A shell script is a text file with a list of shell commands and it is executed like a program to perform a task or a set of tasks. The primary aim of a shell script is to automate tasks and save time. It is important to understand basic structure of a shell script, since it is you interact with a computing clusters via shell scripts (See next chapter on Sun Grid Engine)
There are many different shells available in Unix systems. Bourne Again Shell (Bash) is one of them, it is the default shell on Linux and MacOS X. It has some advantages to other shells and pretty much the standard shell, and we will show how to use it for scripting below.
A basic shell script is just a series of commands. That is what we will show next.
Let us write a simple script that outputs "hello world" on the screen using the
echo command. We will save the text file as
#!/bin/bash echo Hello World
executing a shell script
bash your-script-name. In our case, we write:
$ bash myScript.sh Hello World
Let's write a bit more complicated script using more of the shell commands. The script uses the
ls to list the files and uses
wc -l command which counts number of lines in a given file or standard input. In this case,
wc -l counts the number of lines in the output of
ls -l. All this achieved by using pipe
contents of script.sh:
#!/bin/bash echo here are the list of files ls -l echo The number of files: ls -l | wc -l
We can execute it as follows:
$ bash script.sh
You can also use variables in bash scripts. Which are useful to capture the output of intermediate commands and use them to run other commands.There are no data types for variables. A variable in bash can contain any of the following: a number, a character or a string of characters.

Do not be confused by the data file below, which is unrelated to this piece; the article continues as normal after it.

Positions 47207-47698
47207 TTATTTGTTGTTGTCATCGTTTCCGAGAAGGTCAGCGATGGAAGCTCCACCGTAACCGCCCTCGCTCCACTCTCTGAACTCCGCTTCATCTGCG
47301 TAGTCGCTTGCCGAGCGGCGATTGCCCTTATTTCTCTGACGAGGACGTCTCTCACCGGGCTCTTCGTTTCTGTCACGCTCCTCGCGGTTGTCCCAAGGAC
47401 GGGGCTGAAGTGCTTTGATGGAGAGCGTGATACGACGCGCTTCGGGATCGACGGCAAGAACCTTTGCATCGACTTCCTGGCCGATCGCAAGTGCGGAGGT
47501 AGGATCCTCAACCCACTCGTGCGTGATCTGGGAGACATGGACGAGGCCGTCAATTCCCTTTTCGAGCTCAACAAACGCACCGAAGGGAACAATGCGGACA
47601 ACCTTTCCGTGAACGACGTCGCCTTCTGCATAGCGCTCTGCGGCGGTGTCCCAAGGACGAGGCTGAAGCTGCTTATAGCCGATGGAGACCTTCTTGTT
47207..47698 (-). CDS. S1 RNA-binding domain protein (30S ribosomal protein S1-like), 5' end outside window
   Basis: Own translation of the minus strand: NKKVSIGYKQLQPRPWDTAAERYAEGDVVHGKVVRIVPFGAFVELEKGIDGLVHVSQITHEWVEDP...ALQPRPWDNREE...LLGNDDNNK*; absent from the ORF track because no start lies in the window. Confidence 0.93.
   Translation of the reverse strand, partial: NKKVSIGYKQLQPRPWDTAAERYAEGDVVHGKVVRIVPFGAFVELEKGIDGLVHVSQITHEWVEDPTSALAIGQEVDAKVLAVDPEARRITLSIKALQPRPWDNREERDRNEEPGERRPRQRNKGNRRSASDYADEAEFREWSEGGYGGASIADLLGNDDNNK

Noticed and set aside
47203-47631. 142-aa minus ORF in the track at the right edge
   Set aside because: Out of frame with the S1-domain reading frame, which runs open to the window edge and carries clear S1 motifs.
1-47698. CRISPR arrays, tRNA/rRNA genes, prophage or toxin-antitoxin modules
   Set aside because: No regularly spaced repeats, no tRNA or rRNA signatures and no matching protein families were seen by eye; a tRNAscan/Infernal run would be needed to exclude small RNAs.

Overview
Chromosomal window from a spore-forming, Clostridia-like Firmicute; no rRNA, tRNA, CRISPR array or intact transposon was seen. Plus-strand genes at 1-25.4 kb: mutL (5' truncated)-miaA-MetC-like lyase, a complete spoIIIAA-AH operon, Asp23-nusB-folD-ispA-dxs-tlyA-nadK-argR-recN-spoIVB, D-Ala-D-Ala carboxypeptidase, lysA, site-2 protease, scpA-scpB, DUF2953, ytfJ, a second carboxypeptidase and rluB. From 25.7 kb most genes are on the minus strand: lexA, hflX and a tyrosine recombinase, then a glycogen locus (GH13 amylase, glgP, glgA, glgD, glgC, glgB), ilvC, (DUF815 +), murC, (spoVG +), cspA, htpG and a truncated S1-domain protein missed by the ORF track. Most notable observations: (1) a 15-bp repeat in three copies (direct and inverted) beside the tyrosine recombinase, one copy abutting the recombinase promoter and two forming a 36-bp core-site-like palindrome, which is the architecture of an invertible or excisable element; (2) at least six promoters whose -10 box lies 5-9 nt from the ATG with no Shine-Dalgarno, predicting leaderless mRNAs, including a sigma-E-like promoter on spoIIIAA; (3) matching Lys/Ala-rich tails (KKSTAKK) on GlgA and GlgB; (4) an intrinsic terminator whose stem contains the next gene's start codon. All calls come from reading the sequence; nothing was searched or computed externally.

You do not need to declare a variable, just assigning a value to its reference will create it.
Now we will create a simple script with one variable. We will assign
Hello world string to that variable and print that variable with
#!/bin/bash VAR="Hello world" echo $VAR
When assigning the variable we did not use the
$ sign, but when using the variable we had to use the
The script can also take command line arguments. Here we modify the script that lists the file to take a command line argument. The argument will be a path to a directory.
contents of script2.sh:
#!/bin/bash VAR=$1 echo here are the list of files ls -l $VAR echo The number of files: ls -l $VAR | wc -l
Here is how you run the script:
$ bash script2.sh /home/user/project
The arguments are stored in variables with a number in the order of the argument starting at 1
In the our case,
$1 corresponds to
Arithmetic operations on integers in bash are done in the following format:
#!/bin/bash x=6 y=2 $((10 - 5)) $((x-y)) echo $((x-y)) echo $((10-5))
You can also copy paste these commands to the console to see how they work. The
echo commands should output
Bash arithmetic does not support floating points (e.g. 1.3 -1 operation will not work in bash), you need to use
bc command. See this stackOverflow example for an example on how to use
If you are trying to automate a task using bash scripting, it is very likely you will have to apply certain commands on each file in a directory. This could be achieved with wild character
for loops. The following script stores all the '.txt' files in
/path/to directory in
FILES variable. Then, for each file it calculates number of lines and outputs that with
wc -l command.
#!/bin/bash FILES=/path/to/*.txt for f in $FILES do echo "Processing $f file..." # count number of lines and output that for file $f wc -l $f done
You can write even more complicated shell scripts using control structures (if/else, for/while loops) and achieve a lot just using the shell scripting, but that is beyond the scope of the document. See the links below if you want to get better at writing shell scripts.